Published in Daily Times on April 14th 2014
Both Christine Lagarde, director of the International Monetary Fund and Prime Minister of Japan Shinzo Abe believe there is one way of saving Japan from the slowing growth rate because of an aging population and shrinking labor force. That way is to increase the number of women in the workforce. The recent IMF report, “Can Women Save Japan?” says women in career-track jobs, could boost economic growth.
Pakistan is number 8 on the frontier economies according to the ranking provided by Bloomberg Economist Intelligence Unit in this month’s issue of Bloomberg magazine. Pakistan shares this ranking with Romania. Morgan Stanley’s Tim Drinkall believes that Pakistan has instituted policy changes that will trigger faster economic growth. It is largely believed Pakistan is grossly underperforming for many reasons such as terrorism, but other factors constant an increased integration of women in the workforce can have Pakistan turbo its way ahead on the frontier economies ranking and even join the emerging economies ranking.
About 18 years ago, Foreign Direct Investment (FDI) flows were disproportionately directed to developed countries and in 2013 approximately 60% of FDI inflows are to emerging economies. Asia is rising and Pakistan can rise with its tide, provided we adopt those very practices we need to and abandon those that are pushing us to the abyss of a desperate scavenging economy.
In Pakistan women don’t just hit a glass ceiling because they are perceived to exit out of the workforce in their child bearing years, instead, here women face a wall when entering the workforce to begin with. The struggle of getting women in the board rooms is a more momentous one; before this we need to allow their resume to be accepted by recruiters in the first place. Likewise the colossal wage gaps that exist between men and women is again a fight that comes later, first we need to battle for women’s contribution to be compensated at all given the feudal servitude that exists for women domestic workers.
The struggle for gender equity, wherever it starts must begin at the religio-cultural perception of a woman as a product of a man’s will or whim.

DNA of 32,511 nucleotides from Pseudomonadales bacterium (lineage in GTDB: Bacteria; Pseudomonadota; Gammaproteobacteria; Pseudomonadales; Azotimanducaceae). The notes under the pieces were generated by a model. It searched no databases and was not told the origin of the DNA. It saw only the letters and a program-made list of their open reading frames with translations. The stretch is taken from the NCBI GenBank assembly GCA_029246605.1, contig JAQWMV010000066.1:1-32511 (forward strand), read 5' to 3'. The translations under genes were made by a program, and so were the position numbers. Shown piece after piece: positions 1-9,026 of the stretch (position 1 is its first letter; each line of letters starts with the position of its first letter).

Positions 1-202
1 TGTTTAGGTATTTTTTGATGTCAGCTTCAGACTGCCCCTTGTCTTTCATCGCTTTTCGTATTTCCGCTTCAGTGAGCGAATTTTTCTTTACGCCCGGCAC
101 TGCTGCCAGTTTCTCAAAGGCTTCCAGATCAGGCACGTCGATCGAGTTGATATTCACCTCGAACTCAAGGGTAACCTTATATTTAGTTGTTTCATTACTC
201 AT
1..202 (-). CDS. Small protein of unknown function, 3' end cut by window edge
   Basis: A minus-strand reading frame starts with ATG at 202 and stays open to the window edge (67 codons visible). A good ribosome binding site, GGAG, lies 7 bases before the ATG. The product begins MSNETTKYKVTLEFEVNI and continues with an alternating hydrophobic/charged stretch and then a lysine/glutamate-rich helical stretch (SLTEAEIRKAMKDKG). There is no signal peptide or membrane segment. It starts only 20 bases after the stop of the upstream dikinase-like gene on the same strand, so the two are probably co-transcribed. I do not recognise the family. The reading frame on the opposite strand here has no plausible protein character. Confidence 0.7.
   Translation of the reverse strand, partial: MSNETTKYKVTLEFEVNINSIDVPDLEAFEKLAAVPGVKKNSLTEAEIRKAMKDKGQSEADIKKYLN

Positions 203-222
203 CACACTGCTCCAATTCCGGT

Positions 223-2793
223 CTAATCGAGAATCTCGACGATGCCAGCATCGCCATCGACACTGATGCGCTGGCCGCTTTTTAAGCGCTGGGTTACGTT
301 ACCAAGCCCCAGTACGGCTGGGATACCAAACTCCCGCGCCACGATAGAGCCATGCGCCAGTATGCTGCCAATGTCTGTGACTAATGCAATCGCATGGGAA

The few women who finally make it to the professional workforce are asked by their in-laws to leave when they are married. There could be no greater reinforcement of the above premise of women being a product of men. We may as well have emerged from a rib.
There are however those mortal women who out of their will choose to return to Pakistan armed with a posh accent and an ivy league or such equivalent degree, get married and instead of enterprising some great idea, choose to design bags and shoes. The opportunity cost of circulating money within a social elite class as opposed to vertically across strata is huge. The symbolic message it sends to the ideal of women unifying for a singular cause is even worse.
With advanced countries like Japan in a state of panic because they need to increase their women participation from 60% to at least 90%, we ought to be in a state of absolute panic because we have only about 24% participating in the Pakistan workforce. Given the astounding numbers below the poverty line this dismal number is even more alarming and a greater cause of concern.
Concern rarely begs for a sense of responsibility. No one talks about the elephant in the room of growing Islamism bringing all such women’s integration efforts to a screeching halt. There is limited media air time, efforts and funds dedicated to this cause when the government is negotiating with a group that believes that a women even appearing in public space is an act of sacrilege.
There needs to be a realization that central to this crisis is women: their ability to make decisions and above all be economically empowered. It has tremendous implications on the health of our future. This is not negotiable, unless of course we want to lose our economic feet to stand on, and cripple our foreign and domestic policy. This hurts men and women equally.
Women’s empowerment is the only thing that can save Pakistan. It needs to be catered with more urgency than the attention we pay to moralizing society.